That same year Peter Greer, now president and CEO of Hope International, had started working for Urwego Opportunity Bank in Kigali, Rwanda. “Someone came to her, a staff (member) of Urwego, and offered a loan in one hand and hope in the other,” Greer told LNP recently.
Today, Iribagiza owns a wholesale handicraft business with 19 employees.
“With her hard work, the support of Urwego and God’s grace, she was able to rebuild her life in a beautiful way,” Greer said.
Iribagiza’s story and others like it are part of the reason Lancaster-based Hope International is purchasing a majority share in Urwego Opportunity Bank.
The bank, started in 1997 as a source of microloans to Rwandans, continues to provide banking services to people who are “traditionally excluded from the formal financial sector,” Greer said.
Greer worked at Urwego from 1999 to 2000 and joined Hope in 2004; Hope partnered with Urwego in 2005. For the past 10 years, ownership of Urwego has been shared by Hope International, World Relief and Opportunity International.
Hope’s share gradually increased to 49 percent. In 2015, the local faith-based nonprofit set in motion its plan to purchase an additional 50 percent share.
$1.7M sale approved
Hope announced this month that the $1.7 million sale was approved by the National Bank of Rwanda, and it now owns a 99 percent share of Urwego. World Relief will stay on as the shareholder of the remaining 1 percent.
“It’s the single largest transaction in Hope’s history,” said Jesse Cassler, vice president of finance and administration for Hope International. “It’s exciting to be the primary shareholder and really direct the mission of the organization moving forward,” Cassler said.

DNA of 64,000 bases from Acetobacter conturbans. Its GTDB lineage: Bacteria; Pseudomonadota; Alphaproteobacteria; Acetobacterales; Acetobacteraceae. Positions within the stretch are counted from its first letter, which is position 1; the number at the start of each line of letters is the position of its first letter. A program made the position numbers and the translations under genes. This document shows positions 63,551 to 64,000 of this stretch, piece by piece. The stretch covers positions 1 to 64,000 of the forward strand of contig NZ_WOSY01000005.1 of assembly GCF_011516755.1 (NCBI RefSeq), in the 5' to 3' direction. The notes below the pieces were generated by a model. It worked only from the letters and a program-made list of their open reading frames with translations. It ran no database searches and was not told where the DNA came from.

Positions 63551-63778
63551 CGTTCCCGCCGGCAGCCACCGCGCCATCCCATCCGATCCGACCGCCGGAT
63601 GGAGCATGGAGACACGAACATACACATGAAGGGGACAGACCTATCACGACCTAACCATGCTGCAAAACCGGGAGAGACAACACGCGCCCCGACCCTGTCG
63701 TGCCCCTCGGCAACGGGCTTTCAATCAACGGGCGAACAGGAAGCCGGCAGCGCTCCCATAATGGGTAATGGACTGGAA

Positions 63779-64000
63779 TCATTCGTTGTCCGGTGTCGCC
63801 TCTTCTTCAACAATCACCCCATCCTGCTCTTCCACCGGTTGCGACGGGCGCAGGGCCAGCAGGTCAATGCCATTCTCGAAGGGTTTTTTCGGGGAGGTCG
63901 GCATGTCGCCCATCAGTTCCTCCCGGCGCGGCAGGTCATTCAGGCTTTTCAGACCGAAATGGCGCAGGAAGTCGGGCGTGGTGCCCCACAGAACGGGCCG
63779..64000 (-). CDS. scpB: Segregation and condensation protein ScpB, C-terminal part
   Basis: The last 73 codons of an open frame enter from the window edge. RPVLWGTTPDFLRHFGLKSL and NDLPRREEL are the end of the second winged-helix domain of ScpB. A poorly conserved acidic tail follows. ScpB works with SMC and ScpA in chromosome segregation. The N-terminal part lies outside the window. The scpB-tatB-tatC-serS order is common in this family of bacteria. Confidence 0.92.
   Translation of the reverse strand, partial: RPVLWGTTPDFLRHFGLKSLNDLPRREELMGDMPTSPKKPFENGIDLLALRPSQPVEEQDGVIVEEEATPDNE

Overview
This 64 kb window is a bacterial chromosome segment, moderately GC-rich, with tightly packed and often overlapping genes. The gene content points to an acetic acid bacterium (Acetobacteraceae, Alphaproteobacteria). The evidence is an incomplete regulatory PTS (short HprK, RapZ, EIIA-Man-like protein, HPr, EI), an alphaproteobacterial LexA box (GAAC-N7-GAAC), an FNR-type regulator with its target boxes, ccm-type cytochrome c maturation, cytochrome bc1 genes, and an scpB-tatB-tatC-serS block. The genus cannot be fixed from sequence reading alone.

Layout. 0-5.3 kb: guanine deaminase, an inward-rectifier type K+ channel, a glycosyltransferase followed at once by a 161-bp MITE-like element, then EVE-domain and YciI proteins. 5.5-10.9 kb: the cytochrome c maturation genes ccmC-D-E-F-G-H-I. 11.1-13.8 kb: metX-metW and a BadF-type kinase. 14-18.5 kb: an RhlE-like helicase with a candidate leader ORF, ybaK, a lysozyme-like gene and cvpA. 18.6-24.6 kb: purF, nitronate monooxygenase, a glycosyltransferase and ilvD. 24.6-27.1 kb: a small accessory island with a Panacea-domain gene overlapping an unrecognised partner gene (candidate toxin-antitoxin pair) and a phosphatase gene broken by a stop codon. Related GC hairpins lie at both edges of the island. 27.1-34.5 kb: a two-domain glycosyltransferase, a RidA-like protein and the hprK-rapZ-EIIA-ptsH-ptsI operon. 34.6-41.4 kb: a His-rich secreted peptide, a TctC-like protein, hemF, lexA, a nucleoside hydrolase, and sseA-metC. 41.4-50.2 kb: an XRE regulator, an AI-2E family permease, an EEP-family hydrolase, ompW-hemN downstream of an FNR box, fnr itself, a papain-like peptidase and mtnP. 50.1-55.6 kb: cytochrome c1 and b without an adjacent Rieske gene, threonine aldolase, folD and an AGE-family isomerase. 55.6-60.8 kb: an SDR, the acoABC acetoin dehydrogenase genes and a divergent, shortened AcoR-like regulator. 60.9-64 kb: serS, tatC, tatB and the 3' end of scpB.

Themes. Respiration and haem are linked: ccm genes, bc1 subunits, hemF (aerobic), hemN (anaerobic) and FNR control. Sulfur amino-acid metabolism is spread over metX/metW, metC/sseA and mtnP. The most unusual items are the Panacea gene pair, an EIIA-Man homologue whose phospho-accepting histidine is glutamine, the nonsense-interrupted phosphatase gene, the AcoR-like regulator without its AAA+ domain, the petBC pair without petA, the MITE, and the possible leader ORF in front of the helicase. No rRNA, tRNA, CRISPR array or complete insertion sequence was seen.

Urwego is the largest program that Hope has and likely the largest Christian microfinance program in the world, Cassler said. Taking on the larger share means not so much a change for Urwego as a re-emphasis on roots, he said.
“Our focus is reaching out to those living in material poverty,” Cassler said. “Hope International is clearly a faith-based, Christ-centered organization, and Urwego is as well.”
A mission bank
Urwego offers traditional banking services, including loans, to more than 300,000 clients. Its two main options are microfinancing and a savings and credit association.
The microfinance side works like a traditional bank with savings accounts and loans. The savings and credit association uses groups that function as mini credit unions and offer loans within the group, Cassler explained.
Rwandans use the loans to start businesses “as diversified as the economy,” Greer said, as barbers, restaurateurs, beekeepers, farmers or construction workers.
Loans go up to thousands of dollars, Greer said. Typically about $500 is needed to expand a small business.
“The progress in Rwanda is unmistakable. I am filled with so much optimism about where this country has come from,” Greer said.
Christine Baingana, a business development director for Hope and Urwego, was born in Kigali, Rwanda, had worked for Hope in Lancaster, and in 2016 moved back to Rwanda to work with Urwego.
“Peter Greer’s vision for economic development and love for Rwanda is at the core of Urwego’s existence,” Baingana said in an email.
“Hope becoming a major stakeholder in the bank is the beginning of the fulfillment of that vision, that desire to see dignity restored for thousands of underserved families living in poverty.”